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A looming digital divide? Group differences in the perceived importance of electronic health records

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Electronic health records (EHRs) are expected to bring a variety of health benefits, including reducing disparities in health-care access, but only if they are valued by all patient populations. We used the 2007 Health Information and National Trends Survey to characterize which health-care users report that electronic access to their health records is important for themselves and their providers. Respondents from populations that generally experience health-care disparities (Blacks, Latina/os, and patients with psychological distress) were among the most likely to report that the EHR was very important for themselves. Women were less likely than men to deem the EHR very important for their providers. Findings remained consistent after controlling for respondents’ socioeconomic status, health status, and health care. By identifying the characteristics of current health-care users who see electronic access to records as important for themselves and providers, we can better understand potential barriers as well as motivators to adoption that could contribute to equitable usage across groups or a digital divide.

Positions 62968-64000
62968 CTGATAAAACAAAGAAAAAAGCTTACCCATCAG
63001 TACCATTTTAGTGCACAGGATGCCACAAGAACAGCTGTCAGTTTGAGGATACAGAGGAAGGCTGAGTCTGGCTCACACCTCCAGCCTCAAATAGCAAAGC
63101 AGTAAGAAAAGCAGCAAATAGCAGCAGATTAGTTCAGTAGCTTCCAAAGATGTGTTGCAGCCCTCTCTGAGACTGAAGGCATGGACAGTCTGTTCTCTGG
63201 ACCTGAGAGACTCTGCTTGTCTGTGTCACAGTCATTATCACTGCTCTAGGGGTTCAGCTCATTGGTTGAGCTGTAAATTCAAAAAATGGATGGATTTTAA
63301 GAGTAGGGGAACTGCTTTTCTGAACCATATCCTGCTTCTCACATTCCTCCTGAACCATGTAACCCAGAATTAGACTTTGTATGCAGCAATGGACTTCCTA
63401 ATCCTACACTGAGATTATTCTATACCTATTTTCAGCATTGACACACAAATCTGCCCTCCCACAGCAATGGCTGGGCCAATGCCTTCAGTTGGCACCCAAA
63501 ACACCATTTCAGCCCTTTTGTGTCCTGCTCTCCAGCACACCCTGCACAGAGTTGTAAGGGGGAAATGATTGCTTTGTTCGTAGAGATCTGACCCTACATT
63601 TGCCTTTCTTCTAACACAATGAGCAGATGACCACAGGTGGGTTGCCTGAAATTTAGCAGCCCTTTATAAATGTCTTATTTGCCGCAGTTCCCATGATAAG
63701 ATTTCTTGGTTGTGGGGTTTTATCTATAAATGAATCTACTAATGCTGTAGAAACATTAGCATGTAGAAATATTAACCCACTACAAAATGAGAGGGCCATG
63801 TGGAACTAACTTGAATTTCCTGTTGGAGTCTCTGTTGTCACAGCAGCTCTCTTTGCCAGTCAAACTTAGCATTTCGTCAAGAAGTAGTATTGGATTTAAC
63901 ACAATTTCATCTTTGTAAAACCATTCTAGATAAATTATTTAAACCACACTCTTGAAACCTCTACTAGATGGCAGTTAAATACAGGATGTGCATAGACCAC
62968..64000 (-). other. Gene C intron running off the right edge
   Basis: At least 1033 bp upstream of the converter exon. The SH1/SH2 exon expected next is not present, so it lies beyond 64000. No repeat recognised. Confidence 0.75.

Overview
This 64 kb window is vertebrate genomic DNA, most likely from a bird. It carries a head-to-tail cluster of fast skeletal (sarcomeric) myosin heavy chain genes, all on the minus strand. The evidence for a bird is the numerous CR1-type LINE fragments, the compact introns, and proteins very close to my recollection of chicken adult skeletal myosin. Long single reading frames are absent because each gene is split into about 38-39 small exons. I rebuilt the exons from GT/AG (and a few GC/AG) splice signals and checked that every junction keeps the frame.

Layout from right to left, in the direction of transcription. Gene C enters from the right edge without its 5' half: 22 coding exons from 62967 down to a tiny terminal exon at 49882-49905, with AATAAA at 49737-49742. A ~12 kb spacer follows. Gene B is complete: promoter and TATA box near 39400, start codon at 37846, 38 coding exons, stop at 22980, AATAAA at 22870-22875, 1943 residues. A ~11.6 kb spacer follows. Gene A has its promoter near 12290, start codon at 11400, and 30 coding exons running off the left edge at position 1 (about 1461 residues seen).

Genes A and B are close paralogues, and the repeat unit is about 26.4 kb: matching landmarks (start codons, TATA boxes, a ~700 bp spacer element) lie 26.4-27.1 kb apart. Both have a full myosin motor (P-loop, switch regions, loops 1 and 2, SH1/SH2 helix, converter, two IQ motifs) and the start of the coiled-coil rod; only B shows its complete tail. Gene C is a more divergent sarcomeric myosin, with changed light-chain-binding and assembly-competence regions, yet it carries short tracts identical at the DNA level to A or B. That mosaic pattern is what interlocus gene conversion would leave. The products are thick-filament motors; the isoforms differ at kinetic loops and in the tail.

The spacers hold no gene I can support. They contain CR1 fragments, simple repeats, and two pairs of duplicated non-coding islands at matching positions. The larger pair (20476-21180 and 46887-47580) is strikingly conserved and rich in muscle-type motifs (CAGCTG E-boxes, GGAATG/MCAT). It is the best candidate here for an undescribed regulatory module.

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Keywords: digital divide; electronic health records; health disparities; health information technology

Document Type: Research Article

Affiliations: 1: Department of Sociology, Dartmouth College, Hanover, NH, USA 2: Department of Sociology, University of Wisconsin-Milwaukee, 736 Bolton Hall, Milwaukee, WI, 53201-0413, USA

Publication date: July 3, 2015

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